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Tony Grist

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Belief And Unbelief [Jan. 8th, 2009|09:50 am]
Tony Grist
Is it possible to prove or disprove the existence of God- or indeed of any supernatural entity? Of course not. Human beings have been trying all through history- and have yet to come up with anything that holds water- which doesn't stop us- believers and unbelievers alike- from parading our certainties and pouring scorn- or worse- on the opposition.

A belief in God is ridiculous. So is atheism. Because in the final analysis it is ridiculous that anything exists. Even if the Hadron collider eventually establishes the "how" of the Big Bang, it won't be telling us "why". Did Mind produce Matter or did Matter produce Mind?  Both positions are equally plausible/implausible. You choose- if you do choose and your position isn't simply inherited or indoctrinated-  on grounds of intellectual fashion or aesthetic preference,  but not on grounds of  reason or evidence. Reason doesn't stretch that far and there is evidence- unsatisfactory, inconclusive evidence- on both sides. Mary saw a ghost; John says she can't have done because ghosts don't exist. Which of them should you trust? 

I think belief in God (don't ask me to define the word) makes life more interesting. And I notice that Richard Dawkins makes exactly the same claim for his disbelief. 
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Comments:
[User Picture]From: mummm
2009-01-08 10:57 am (UTC)

For the bunny lover on my list...

I saw this on Cute Overload and immediately thought of you.
I know it's off the subject...




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[User Picture]From: poliphilo
2009-01-08 11:23 am (UTC)

Re: For the bunny lover on my list...

Those are cute!

Ailz says a pair of bunny slippers is the best possible response to a post on the existence of God. :)
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[User Picture]From: mummm
2009-01-08 03:07 pm (UTC)

Re: For the bunny lover on my list...

I love Aliz!

I expect you realize that two of those bunnies are alive ones... right? (Not really slippers)
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[User Picture]From: poliphilo
2009-01-08 04:02 pm (UTC)

Re: For the bunny lover on my list...

I thought they probably were- but I wasn't sure.
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[User Picture]From: mummm
2009-01-08 04:05 pm (UTC)

Re: For the bunny lover on my list...

It's a clever photo!
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[User Picture]From: michaleen
2009-01-08 12:23 pm (UTC)
Mary saw a ghost; John says she can't have done because ghosts don't exist. Which of them should you trust?
Neither?

The statement "I saw a ghost", has meaning for the person making it. What someone else makes of such a statement has no bearing on whether ghosts exist and should be irrelevant to the beliefs of the person making the claim - in a perfect world, of course.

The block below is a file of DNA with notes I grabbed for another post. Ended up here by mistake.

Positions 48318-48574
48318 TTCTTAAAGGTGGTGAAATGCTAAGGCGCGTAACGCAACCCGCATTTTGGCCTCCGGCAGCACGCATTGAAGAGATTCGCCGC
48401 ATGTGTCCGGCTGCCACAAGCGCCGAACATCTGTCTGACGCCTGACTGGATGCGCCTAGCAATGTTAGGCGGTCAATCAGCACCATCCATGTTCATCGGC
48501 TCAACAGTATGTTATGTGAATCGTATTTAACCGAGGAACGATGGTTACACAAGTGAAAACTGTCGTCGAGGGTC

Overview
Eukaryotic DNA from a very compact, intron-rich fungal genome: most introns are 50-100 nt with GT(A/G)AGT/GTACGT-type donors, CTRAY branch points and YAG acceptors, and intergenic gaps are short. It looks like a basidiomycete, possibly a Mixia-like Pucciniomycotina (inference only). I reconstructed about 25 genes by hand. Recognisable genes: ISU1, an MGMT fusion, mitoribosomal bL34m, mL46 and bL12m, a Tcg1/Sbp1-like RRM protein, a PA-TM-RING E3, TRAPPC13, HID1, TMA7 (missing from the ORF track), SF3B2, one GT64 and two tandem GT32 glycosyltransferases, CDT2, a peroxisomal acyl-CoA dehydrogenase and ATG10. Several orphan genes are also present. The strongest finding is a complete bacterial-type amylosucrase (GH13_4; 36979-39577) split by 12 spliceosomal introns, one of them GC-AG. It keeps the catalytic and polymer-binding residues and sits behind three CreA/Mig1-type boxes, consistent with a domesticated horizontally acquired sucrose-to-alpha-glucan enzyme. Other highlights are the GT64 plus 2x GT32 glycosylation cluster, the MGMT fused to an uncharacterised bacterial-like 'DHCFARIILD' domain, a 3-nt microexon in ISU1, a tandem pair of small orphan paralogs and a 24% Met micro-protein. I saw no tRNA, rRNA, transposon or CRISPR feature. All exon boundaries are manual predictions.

People experience ghosts. People experience the divine. These experiences are as 'real' as any other. The impact such an experience has on their lives is real, too. These things inevitably run aground when someone tries to turn something inherently personal into an impersonal and universal 'truth'. If religion were more about cultivating a meaningful and personal relationship with the divine, and much less about converting the unbeliever, religion would be far less problematic.
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[User Picture]From: poliphilo
2009-01-08 01:04 pm (UTC)
I'm with you most of the way.

But is all truth merely subjective? Is it merely a subjective truth that the earth goes round the sun? I can't be entirely sure that ghosts exist, but- if my brain were bigger or different- if, say, I were a ghost myself- I might know it for a fact. Maybe ghosts are as objectively real as the earth going round the sun- only inaccessible to our science.
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[User Picture]From: wlotus
2009-01-08 04:24 pm (UTC)
But is all truth merely subjective?

To a certain extent, yes. My sweater is navy blue...depending on the light, the vision of the person looking, their definition of navy blue, and so on. We can define navy blue by a certain wavelength of light, but even so, that definition started with a person's label, where someone else might have labeled that wavelength of light something else, had they had the chance (or had they been taken seriously when they did so).

And who said the sweater is mine, in the first place? :-)
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[User Picture]From: poliphilo
2009-01-08 07:49 pm (UTC)
I'm a Platonist, I suppose. What we see in the cave are just shadows of the real things outside.
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[User Picture]From: wlotus
2009-01-08 07:56 pm (UTC)
Fascinating: I had never heard of that term until you used it and I looked it up.

I used to be a Platonist, and it seems my experiences have driven me to the side of believing there are few, if any, absolutes. Or perhaps I have always been this way, and I suppressed it in order to survive the black & white environment in which I was raised and in which I chose to continue to move in as a young adult. My parents say that even before I was school-aged, I was good for asking recursive "what if" questions until the parent unlucky enough to be my audience that moment would say, "Wanda, stop what iffing!"